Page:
The list of cameo appearances — Thomas Lennon, Bobby Moynihan, Fred Armisen, Darrell Hammond — read like SNL opening credits. Also joining the fun with very little to do are Max Greenfield, Hugh Grant, Melissa McCarthy, Christian Slater, Cedric the Entertainer, Adrian Martinez, James Marsden, Maria Bakalova, and Peter Dinklage. A Godfather-esque meeting of the five cereal families — Kellogg’s, Post, Quaker, Ralston Purina and General Mills — that must have sounded so funny on paper, never stood a chance under Seinfeld’s freshman lens. In the least, Barbie had a consistent visual style, limited though it might be, and a corporate history to fall back on. Unfrosted’s eagerness to play fast and loose with the truth is the film’s biggest drawback. I spent the better portion of three hours reading up on Kellogg’s and 90% of what passed my eyes bore greater comedic interest than any of the word association nostalgia soup Seinfeld and his trio of writers serve up. Seinfeld even has the gall to rip off Albert Brooks’ oracular lip-moving ventriloquist routine right down to naming the dummy Danny.

Perhaps the subject would have been best suited to animation. The only reason Battle Creek Michigan sticks out in my brain is through the Hanna-Barbera cartoons that date back as far as my memory. Kellogg’s sponsored cartoon superstars Huckleberry Hound, Yogi Bear, Quick Draw McGraw and Snagglepuss, while Post represented Ruff and Ready, the Flintstones (Fred, Wilma, Pebbles and Dino) and the Rubbles (Betty, Barney and Bamm-Bamm). Imagine a “Roger Rabbit” frame up between the two factions of H/B heavyweights that results in an animation studio civil war. Anything would have been funnier than the cow farts and a stock Nazi buffoon that’s enough to place even the most woke audience in a somnambulistic coma.

 

Wonka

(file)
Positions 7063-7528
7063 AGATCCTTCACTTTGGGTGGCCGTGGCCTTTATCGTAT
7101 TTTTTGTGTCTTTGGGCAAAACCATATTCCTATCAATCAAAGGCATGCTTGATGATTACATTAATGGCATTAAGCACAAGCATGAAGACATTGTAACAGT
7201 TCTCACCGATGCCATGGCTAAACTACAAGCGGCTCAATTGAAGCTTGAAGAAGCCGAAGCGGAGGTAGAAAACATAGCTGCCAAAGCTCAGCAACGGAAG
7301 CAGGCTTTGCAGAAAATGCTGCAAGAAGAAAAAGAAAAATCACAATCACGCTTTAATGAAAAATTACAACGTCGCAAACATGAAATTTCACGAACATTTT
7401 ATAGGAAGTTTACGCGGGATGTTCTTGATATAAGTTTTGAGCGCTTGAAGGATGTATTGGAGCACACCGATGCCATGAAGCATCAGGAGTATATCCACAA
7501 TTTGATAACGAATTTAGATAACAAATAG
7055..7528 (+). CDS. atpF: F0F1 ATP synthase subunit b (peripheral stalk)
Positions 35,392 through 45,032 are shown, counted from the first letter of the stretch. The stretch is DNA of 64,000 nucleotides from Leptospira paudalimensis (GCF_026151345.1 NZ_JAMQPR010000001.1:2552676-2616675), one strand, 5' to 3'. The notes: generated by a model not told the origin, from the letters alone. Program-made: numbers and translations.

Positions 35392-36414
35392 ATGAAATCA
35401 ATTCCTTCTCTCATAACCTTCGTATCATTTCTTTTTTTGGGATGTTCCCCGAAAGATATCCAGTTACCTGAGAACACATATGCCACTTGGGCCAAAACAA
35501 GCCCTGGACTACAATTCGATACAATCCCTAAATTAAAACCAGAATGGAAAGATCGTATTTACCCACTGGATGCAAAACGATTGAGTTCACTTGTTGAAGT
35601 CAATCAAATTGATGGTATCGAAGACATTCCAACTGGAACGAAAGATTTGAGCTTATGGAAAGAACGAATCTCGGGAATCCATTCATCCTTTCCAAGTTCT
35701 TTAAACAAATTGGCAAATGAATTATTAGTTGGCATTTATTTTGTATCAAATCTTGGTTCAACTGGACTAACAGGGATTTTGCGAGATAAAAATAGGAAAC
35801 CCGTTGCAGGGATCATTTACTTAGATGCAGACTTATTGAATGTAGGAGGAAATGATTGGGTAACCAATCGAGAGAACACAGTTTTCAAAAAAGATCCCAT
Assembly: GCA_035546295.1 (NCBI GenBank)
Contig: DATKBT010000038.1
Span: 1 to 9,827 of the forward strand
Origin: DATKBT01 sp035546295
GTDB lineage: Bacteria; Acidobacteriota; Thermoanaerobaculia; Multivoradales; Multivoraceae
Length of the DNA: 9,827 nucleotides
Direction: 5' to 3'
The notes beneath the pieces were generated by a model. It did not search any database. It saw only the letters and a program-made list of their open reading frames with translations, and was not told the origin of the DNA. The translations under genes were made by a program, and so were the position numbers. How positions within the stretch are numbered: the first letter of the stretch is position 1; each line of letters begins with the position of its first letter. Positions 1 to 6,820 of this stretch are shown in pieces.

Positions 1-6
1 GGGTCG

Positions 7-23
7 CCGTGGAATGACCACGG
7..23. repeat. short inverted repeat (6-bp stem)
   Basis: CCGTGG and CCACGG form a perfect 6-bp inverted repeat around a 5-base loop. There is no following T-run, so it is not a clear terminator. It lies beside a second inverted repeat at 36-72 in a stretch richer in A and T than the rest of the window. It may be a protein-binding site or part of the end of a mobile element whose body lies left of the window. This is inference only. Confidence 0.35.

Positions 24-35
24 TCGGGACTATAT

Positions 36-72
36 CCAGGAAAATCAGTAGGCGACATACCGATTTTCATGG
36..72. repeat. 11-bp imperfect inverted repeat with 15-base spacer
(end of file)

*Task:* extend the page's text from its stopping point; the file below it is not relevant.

4K ULTRA HD BLU-RAY REVIEW:

Street Date 2/27/24;
Warner;
Musical;
Box Office $214.55 million;
$19.99 DVD, $24.99 Blu-ray, $29.99 UHD BD;
Rated ‘PG’ for some violence, mild language and thematic elements.

Stars Timothée Chalamet, Calah Lane, Keegan-Michael Key, Paterson Joseph, Matt Lucas, Mathew Baynton, Sally Hawkins, Rowan Atkinson, Jim Carter, Olivia Colman, Hugh Grant.

Director Paul King’s prequel to Roald Dahl’s classic children’s book Charlie and the Chocolate Factory is a delightful exploration of the early days of famed candyman Willy Wonka.

With its catchy musical numbers and colorful production design, Wonka ties in excellently with the famed 1971 adaptation of the book, Willy Wonka and the Chocolate Factory.

The story finds young Wonka (Timothée Chalamet) arriving in Europe with big dreams to open a candy shop filled with chocolates made from his late mother’s recipe. He quickly encounters two obstacles. First, he squanders all his money within moments of entering the big city, and is duped into spending the night at an unscrupulous boarding house that charges him so many hidden fees he’s consigned to years of labor in the laundry room to work it off. Then, when he and some newfound friends manage to sneak away to sell chocolate as a means of paying off their debts, they are confronted by the corrupt Chocolate Cartel, an alliance of the town’s three top candy makers who send the ever-fattening police chief (Keegan-Michael Key) to shut Wonka down.